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“Former CIA Deputy Director Michael Morrell calls the report nonsense.”

The White House’s rebuttal of Seymour Hersh’s article about Osama bin Laden’s assassination is great. In effect, the brilliant public relations people in the executive branch just confirmed Hersh’s account of the bin Laden raid in Abbottabad. How did they do it? They denied every word of Hersh’s article, in more detail than usual.

That’s the gold standard for government confirmations: if you see highly placed officials repeatedly deny something, on the record and vehemently, that’s affirmation that the account they want to tarnish as false is true. When those officials take trouble to speak with reporters about these sensitive matters, they forget the standard filter in place for those reporters’ readers. The filter says: if government officials say something is true, it is false. If government officials say something is false, it is true.

When you apply that filter, Seymour Hersh’s account of how Osama bin Laden died is true.

Seymour Hersh

Here is another thing to remember. When anyone from the CIA, or anyone else from the intelligence community for that matter, tells you something, you can apply yet another standard of credibility. Call it, “I don’t listen to political criminals.” For years the CIA ran an archipelago of secret prisons, whose main purpose was to hold people while the CIA tortured them. When the torture program first came to light, the CIA denied it existed. Then they said it was legal and effective. They have never admitted they did anything wrong. In fact, no one in the executive branch has ever said the way government officials treated prisoners was wrong.

What do we hear instead? We hear the president say, in his off-hand way, “Yeah, we tortured some folks.” In light of their crimes, why would anyone from the CIA, or from the intelligence community, expect us to listen to what they have to say about Osama bin Laden? I can think of several possibilities:

  • They don’t care if they appear to be fools.
  • They expect that we have forgotten about the torture program: each new day wipes the memory slate clean.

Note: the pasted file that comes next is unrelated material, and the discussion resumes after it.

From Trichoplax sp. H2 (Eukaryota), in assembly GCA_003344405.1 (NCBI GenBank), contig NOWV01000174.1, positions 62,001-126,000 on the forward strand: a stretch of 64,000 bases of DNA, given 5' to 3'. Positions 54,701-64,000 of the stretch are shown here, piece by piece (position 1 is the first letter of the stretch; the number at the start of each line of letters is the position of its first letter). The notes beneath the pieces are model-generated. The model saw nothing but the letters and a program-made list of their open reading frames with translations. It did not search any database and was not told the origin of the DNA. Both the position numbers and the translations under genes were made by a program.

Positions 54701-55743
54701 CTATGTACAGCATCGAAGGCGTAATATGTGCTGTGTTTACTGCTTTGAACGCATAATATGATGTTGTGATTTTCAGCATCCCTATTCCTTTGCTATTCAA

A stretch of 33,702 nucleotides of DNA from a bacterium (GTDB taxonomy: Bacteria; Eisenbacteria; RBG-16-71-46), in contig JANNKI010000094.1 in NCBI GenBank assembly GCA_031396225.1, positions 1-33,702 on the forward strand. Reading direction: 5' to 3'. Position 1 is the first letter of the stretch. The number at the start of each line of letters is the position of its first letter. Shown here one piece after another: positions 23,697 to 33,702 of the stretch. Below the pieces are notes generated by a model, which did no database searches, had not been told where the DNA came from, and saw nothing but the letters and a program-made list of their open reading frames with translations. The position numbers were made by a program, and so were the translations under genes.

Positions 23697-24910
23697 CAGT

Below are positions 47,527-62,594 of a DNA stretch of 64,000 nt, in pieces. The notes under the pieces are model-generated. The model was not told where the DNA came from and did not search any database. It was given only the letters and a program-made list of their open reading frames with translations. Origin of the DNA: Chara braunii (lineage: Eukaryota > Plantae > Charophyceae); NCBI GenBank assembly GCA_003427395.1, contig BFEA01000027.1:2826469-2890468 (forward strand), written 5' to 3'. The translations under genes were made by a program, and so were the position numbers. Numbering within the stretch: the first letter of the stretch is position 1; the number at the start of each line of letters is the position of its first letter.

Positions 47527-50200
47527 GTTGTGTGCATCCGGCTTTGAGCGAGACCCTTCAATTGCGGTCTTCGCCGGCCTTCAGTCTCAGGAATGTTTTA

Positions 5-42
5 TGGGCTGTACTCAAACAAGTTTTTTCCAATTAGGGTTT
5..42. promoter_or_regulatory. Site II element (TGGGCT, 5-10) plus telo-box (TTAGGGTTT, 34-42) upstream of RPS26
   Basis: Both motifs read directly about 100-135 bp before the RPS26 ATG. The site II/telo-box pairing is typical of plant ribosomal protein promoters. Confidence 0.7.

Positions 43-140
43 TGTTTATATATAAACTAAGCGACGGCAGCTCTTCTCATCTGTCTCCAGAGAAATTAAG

• They have forgotten about the torture program: each new day starts with a new fund of trustworthiness.
  • They think we will believe what they say because they are in positions of authority.
  • They do not know how to evaluate evidence, draw conclusions from evidence, or do any of the things Hersh does in his article.

A fool lies, and does not care whether or not other people believe him. As we try to figure out why the CIA would try to rebut Hersh in public, we can go with the first possibility, with support from the other four.

I have not read all of Hersh’s article, but most of what he says was obvious from the day the White House began bragging about bin Laden’s assassination. The quality of the public relations effort was even worse than for Benghazi, where the White House had nothing to brag about. For a big public relations coup, the rollout was amazingly bad. They could not get their story straight. That indicates two things: (1) the White House decided on short notice to announce the raid, and (2) White House coordination with the intelligence community, with special forces, with the Pakistanis, and with everyone else involved was not good.

I do not know as much as Hersh does about the raid, but you can say one thing with confidence: the story the White House rolled out the week after the assassination was an obvious mess of half truths, chest thumping, and falsehoods. It was the sorriest piece of government PR ever. Give Seymour Hersh credit for revisiting that episode, to sort what actually happened from Obama’s roman candle of happy stories to tell your children at bedtime.

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